So while working with handlooms made out of organic cotton or often indigenous cotton from India, we make sure that our textiles sort of fall into that form when they’re handmade. They often have lower carbon emissions. We all know that. and, of course, supports crafts as well. We try to work with dyes that are either azo-free or herbal dyes. We’ve had a lot of challenges with plant-based dyes on our end as a small business, but it’s something that we’re working towards. At the same time, we talk about supporting craft and community, as I mentioned. So we work with handmade crafts because we know that it is good for the planet and, at the same time, supports craft and community, making sure we produce everything ethically. So we have our own workshop where we have our own tailors. We hire them. They are hired by our company. We pay them a full salary, look after their well-being, and then finally, coming to the whole circular economy question, is our kind of goal to reach zero waste? I wouldn’t say we’re a zero-waste brand, but I would say, of course, that we strive to be as low waste as possible. So in our case, when you’re talking about a circular economy, what it means is that you’re not throwing away post production waste or the end product. And if you go to a deeper level, you’re also thinking about where the clothes that you produce, that have gone to your customers, end up going. But in our case, what we do is, first, create everything made to order. So that means that most of our products are often made after our customer places the order, which helps with lowering our impact in terms of post-production but also all the scraps that we collect from our production. We save our leftover fabrics or scraps and sort of create upcycled items with them. So fanny bags, makeup pouches, little pouches—we just try to see what we can do so that even the scraps that we’re collecting sort of get used within the cycle and sort of get a second life. So those are just little things we’re experimenting with. And I think, finally, that the one thing that we do in terms of educating about everything that we do is really just talking about this and sharing this information with our customers.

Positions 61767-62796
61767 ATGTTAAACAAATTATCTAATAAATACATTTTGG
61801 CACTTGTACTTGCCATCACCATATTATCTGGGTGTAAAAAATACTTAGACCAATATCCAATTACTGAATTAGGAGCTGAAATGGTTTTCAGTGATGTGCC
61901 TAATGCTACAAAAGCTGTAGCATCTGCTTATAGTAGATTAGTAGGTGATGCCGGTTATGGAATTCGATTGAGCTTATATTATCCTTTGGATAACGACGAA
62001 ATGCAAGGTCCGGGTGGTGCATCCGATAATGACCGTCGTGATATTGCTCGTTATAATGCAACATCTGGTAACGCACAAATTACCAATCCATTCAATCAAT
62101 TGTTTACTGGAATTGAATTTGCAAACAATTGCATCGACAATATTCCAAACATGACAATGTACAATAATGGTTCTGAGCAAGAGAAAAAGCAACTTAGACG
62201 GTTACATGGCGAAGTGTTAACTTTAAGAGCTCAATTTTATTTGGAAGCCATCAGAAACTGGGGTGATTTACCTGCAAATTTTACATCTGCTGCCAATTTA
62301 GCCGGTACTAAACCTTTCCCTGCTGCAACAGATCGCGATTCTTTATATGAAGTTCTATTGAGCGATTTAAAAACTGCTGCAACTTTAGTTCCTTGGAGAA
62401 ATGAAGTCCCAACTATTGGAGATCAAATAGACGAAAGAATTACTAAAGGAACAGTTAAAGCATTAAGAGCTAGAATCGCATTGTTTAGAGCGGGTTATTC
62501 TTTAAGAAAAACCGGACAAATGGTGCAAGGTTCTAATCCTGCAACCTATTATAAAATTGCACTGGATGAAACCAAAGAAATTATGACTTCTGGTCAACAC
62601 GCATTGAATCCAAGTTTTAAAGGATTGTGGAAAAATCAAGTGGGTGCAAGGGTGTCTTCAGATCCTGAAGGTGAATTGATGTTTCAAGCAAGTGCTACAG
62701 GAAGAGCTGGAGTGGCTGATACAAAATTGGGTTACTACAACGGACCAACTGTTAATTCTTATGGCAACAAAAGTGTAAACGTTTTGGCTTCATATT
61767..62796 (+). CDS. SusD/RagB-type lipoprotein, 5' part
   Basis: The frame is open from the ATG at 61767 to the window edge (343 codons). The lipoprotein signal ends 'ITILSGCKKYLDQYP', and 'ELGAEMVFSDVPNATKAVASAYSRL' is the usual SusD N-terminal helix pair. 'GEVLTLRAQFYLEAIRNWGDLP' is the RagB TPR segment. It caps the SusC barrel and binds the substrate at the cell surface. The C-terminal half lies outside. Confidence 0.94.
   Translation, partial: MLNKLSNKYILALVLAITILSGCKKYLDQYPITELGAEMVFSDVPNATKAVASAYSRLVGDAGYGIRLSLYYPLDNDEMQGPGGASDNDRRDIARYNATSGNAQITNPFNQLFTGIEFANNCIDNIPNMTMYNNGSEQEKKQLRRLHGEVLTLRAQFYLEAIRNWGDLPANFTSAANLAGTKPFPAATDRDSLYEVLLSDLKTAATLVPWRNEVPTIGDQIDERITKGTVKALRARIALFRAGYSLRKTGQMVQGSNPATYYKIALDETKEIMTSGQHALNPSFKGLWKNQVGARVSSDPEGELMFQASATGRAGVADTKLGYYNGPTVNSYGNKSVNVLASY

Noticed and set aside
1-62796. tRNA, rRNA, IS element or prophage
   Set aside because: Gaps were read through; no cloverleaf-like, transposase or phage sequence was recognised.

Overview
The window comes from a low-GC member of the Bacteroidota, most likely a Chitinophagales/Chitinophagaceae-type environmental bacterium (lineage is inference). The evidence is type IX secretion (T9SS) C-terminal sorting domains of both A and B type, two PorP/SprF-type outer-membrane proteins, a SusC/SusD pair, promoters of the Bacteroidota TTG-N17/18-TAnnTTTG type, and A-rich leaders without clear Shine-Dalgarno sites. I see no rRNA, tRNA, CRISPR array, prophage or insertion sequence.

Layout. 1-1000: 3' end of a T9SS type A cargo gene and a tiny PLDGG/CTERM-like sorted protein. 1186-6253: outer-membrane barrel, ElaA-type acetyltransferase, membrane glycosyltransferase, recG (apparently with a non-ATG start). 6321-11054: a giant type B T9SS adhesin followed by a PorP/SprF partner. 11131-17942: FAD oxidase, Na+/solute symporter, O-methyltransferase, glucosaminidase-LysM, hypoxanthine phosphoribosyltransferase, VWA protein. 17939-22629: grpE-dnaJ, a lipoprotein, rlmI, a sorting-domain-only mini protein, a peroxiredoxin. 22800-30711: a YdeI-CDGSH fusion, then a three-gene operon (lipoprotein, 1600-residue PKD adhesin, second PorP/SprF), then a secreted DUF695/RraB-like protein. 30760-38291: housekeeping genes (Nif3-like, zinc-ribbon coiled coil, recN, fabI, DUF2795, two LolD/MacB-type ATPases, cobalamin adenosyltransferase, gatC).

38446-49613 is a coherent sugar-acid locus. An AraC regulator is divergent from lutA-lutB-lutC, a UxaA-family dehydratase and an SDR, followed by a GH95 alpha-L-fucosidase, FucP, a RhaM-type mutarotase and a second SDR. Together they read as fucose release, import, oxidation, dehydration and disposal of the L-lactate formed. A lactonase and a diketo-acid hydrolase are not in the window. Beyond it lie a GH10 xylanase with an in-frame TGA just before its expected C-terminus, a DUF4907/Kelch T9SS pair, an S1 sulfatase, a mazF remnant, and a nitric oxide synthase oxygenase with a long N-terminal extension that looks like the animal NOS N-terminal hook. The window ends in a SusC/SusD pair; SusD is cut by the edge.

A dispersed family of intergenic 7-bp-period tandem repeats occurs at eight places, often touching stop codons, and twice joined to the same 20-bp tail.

AB: I learned so much from you young people, actually. The person who first taught me about sustainability was my daughter, who was born a decade ago, and she wears clothes till they’re ripped to shreds. And I don’t know if you see that, Amanda, if you see a lot of young people kind of really driving forward.

Dr AP: Yeah, we do, and that’s encouraging to us. It’s a combination of making secondhand and vintage shopping cool again, because I remember when I was growing up, we would always go through all the crazy secondhand stores. I grew up in Los Angeles looking for Levi’s from the 70s, some of which I still have, by the way. But now it’s kind of come back. And I believe that teenage girls will be the ones who will kill fast fashion, and I love that they need to use their power, right? Because if they’re like: you can have a million conversations about economics and this and that, but if the teenage girls don’t go to the store, it’s going to die.

AB: So the interesting thing was that my younger daughter, who initially didn’t understand sustainability because she was very young, now has grown up seeing her sister. So she’s a real clothes person, but she will wear those torn clothes because she’s like, Mama, we’re hurting the planet.